If you own horses and need to be away from home, hiring a horse sitter for drop-in care may be ideal for you.
Here are some tips for finding the perfect caretaker and how to set up your absence for the greatest success all around.
Reasons Why Drop-In Care May Be Preferable
In-home care for your horses may be the best option for a number of reasons:
- You need to leave unexpectedly.
- Your home isn’t set up for a live-in sitter.
- Boarding isn’t available in your area or is too pricey.
- You have lots of horses.
- The caretaker can’t stay overnight due to other responsibilities.
- Drop-in care is more consistent and less disruptive for your animals.
Where to Find Good Help
If you don’t have a neighbor with whom you can trade horse care, there are plenty of other places to find a sitter.
Try asking around with your vet, farrier, or feed store. Local stables, riding clubs, and 4H are other good sources.
Always ask for references, and check them to be sure you’re getting a reliable person.
You may not need someone who’s very knowledgeable about horses if all they need to do is check water troughs once per day, but you may also have other requirements for which an equine professional is essential.
Be clear from the start exactly what you need the horse caretaker to do in your absence.
In addition to feeding, giving water, turnout, and mucking, you may need these services performed as well:
- Small animal care
- Garden watering
- Collecting mail
- Putting out trash
- Turning lights on/off or other security
- Barn cleaning
- Accepting hay delivery
- Meeting the vet other health practitioner
- Longing or exercise riding
- Administering medications
Be realistic about how much time you expect these duties to take and how often you want the caretaker to come by your property.
Let your sitter know what hours you want them there, so there are no schedule conflicts (some popular caretakers may be juggling several barns or their own horses).
Pay and Legal Issues
What you pay a drop-in horse sitter usually depends on three things: the caretaker’s experience, the tasks required, and your geographic area, which plays into the going rate.
Your horse sitter may charge a flat rate per day or may charge by the hour, including travel time.
Make sure you have any pay negotiations settled before your departure.
Consider giving your sitter a deposit up front as a gesture of good faith and/or leave a check dated with the final day of service if you won’t see the caretaker when you return.
Some horse sitters who do this as a business may be able to accept credit cards.
Expect to pay more for truly professional equine care, especially if the sitter carries liability insurance.
If your drop-in horse caretaker does not have business insurance, see if they can be covered under your insurance.
A call to your equine insurance agent is well worth the time, as there are many grey legal areas regarding temporary farm care.
You want to be sure your animals and property are covered in case of an incident, and you also want to ensure you’re not at risk should something happen to your caretaker.
If your horse care is complex, or if you intend to be gone for an extended period of time, it’s perfectly appropriate to have a simple contract in place for your sitter.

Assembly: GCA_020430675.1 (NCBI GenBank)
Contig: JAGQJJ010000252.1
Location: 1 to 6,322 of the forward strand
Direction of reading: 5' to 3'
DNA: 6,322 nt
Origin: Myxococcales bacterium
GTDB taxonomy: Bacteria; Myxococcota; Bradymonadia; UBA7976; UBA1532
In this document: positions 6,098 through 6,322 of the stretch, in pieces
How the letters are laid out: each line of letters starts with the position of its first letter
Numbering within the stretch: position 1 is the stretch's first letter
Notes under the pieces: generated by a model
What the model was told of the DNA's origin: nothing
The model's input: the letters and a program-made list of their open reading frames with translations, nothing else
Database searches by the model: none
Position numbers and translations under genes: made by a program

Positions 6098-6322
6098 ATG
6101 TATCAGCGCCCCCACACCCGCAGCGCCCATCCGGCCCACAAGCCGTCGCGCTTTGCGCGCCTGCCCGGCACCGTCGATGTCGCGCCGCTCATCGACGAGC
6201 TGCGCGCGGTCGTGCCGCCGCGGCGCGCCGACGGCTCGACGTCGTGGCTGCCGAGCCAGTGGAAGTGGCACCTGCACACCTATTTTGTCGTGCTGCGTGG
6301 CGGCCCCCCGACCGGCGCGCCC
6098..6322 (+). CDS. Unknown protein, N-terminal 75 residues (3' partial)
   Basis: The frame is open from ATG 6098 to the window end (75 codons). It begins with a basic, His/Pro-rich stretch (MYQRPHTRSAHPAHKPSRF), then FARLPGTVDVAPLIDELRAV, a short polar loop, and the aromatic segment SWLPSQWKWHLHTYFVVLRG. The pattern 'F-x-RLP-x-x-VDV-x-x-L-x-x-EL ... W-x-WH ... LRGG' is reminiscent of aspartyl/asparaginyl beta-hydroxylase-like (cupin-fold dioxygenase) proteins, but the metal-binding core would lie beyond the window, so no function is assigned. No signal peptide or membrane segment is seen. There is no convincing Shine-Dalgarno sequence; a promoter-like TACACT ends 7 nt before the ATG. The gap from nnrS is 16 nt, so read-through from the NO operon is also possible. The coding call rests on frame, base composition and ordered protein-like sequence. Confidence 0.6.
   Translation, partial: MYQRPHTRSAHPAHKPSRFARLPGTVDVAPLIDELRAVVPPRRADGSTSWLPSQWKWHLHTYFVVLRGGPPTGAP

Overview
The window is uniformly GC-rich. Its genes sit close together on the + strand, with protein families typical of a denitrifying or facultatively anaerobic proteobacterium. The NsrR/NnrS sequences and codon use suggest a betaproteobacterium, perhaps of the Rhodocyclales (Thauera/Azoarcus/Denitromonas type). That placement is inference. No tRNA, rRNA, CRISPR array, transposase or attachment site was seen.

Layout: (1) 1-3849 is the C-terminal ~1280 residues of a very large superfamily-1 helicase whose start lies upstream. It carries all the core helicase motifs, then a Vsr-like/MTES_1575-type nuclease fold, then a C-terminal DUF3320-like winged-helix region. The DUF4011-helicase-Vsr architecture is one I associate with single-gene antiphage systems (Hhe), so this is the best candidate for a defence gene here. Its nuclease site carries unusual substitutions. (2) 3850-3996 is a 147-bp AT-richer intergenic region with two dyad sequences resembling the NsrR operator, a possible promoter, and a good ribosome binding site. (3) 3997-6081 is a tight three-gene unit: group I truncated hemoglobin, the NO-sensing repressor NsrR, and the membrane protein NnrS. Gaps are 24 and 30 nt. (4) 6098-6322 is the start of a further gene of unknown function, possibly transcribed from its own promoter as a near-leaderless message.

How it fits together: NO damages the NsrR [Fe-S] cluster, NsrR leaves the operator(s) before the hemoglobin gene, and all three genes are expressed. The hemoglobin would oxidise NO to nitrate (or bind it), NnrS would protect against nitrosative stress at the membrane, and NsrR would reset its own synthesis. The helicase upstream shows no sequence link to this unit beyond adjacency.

This protects everyone, even friends and family, should anything come into question.
A Dry Run for Practice
If at all possible, do a trial run with your drop-in sitter before you actually leave.
Run through everything exactly as you normally do, and make sure you discuss any hard-to-catch or difficult horses or those with special needs.
Leave printed instructions or write everything on a whiteboard in the stables. If you have many horses, it’s a good idea to label feed, medications, halters, fly masks, etc.
Make sure everything is clean and organized when you depart; your horse caretaker isn’t responsible for cleaning up the previous week’s muck in the paddock.
Check your hay and grain supplies too, to see that you have enough for your absence.
Planning for Emergencies
Just like when hiring a babysitter for your kids, you want to leave emergency contact numbers for your horse caretaker.
In addition to the numbers where you can be reached while you’re away, leave contact information for your veterinarian, as well as any other relevant practitioners who may be needed (farrier, emergency transport, etc.).
If you’re going to be gone for more than a day or two, let your vet know, and set up a payment method for emergencies, like leaving a blank check or credit card number.
Your vet will probably ask you to leave written permission for them to give care in your absence and may ask how you feel about lifesaving measures.
Other emergency contingencies to think about:
- plans for bad weather (snow, ice, tornadoes, heat waves)
- power outages that may affect water pumps and lights
- evacuation procedures for high-risk fire zones
It’s wise to have a backup person in case the caretaker should fall ill or otherwise be unable to show up.
Let any boarders know that you will be having a stand-in when you’re away.
Don’t forget to leave any keys, gate combinations, or alarm codes for your sitter.
If you have enough horses that you normally need an assistant, consider hiring two drop-in horse sitters, ideally a pair that already work together.
Going out of town shouldn’t be fraught with anxiety for horse owners. Take the time to prepare in advance, and you can relax knowing your animals are in good hands.
Patricia Salem is a writer specializing in equine topics. She writes content for horse businesses and covers international competition for the FEI. Also an equine massage therapist, Patricia is the author of Animal Bodywork Marketing for Peak Results, which teaches animal therapists how to better promote their practices to meet their unique goals.